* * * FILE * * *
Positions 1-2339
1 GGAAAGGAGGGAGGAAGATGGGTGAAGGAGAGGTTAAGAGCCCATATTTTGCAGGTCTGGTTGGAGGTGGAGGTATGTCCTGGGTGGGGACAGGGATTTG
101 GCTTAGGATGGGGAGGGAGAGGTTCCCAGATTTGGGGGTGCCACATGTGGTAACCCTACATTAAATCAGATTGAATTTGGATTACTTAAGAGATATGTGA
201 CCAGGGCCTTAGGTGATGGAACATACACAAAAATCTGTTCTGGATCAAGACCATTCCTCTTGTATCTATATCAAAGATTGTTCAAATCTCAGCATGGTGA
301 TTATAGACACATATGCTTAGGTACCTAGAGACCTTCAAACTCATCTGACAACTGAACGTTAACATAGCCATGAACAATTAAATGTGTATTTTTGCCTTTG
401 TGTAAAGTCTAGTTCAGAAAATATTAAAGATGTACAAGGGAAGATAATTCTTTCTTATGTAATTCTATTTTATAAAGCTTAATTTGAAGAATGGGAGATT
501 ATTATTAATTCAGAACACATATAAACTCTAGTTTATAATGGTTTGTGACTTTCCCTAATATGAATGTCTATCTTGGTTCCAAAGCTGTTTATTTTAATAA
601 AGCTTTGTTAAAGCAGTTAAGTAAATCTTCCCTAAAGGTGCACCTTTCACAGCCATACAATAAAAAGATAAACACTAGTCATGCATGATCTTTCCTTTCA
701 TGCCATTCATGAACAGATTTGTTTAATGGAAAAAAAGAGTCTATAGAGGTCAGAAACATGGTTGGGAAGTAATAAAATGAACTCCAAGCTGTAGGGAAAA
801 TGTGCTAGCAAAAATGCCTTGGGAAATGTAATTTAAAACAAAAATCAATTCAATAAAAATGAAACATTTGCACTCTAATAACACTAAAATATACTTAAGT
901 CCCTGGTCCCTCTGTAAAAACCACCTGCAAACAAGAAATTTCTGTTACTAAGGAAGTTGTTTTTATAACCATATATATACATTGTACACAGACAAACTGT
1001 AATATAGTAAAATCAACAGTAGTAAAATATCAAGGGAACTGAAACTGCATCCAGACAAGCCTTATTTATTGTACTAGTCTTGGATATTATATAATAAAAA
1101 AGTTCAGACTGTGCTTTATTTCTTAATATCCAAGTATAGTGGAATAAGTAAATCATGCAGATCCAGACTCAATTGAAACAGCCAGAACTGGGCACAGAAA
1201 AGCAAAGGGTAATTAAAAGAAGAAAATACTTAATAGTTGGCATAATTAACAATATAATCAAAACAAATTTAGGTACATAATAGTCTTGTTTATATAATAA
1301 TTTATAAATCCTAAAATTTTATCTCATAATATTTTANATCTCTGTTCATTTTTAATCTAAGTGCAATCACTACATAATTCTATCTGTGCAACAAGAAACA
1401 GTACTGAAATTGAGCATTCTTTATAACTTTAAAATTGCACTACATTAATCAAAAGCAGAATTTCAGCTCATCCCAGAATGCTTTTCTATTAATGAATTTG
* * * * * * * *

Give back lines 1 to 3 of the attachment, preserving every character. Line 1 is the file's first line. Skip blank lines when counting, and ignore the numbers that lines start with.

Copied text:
Positions 1-2339
1 GGAAAGGAGGGAGGAAGATGGGTGAAGGAGAGGTTAAGAGCCCATATTTTGCAGGTCTGGTTGGAGGTGGAGGTATGTCCTGGGTGGGGACAGGGATTTG
101 GCTTAGGATGGGGAGGGAGAGGTTCCCAGATTTGGGGGTGCCACATGTGGTAACCCTACATTAAATCAGATTGAATTTGGATTACTTAAGAGATATGTGA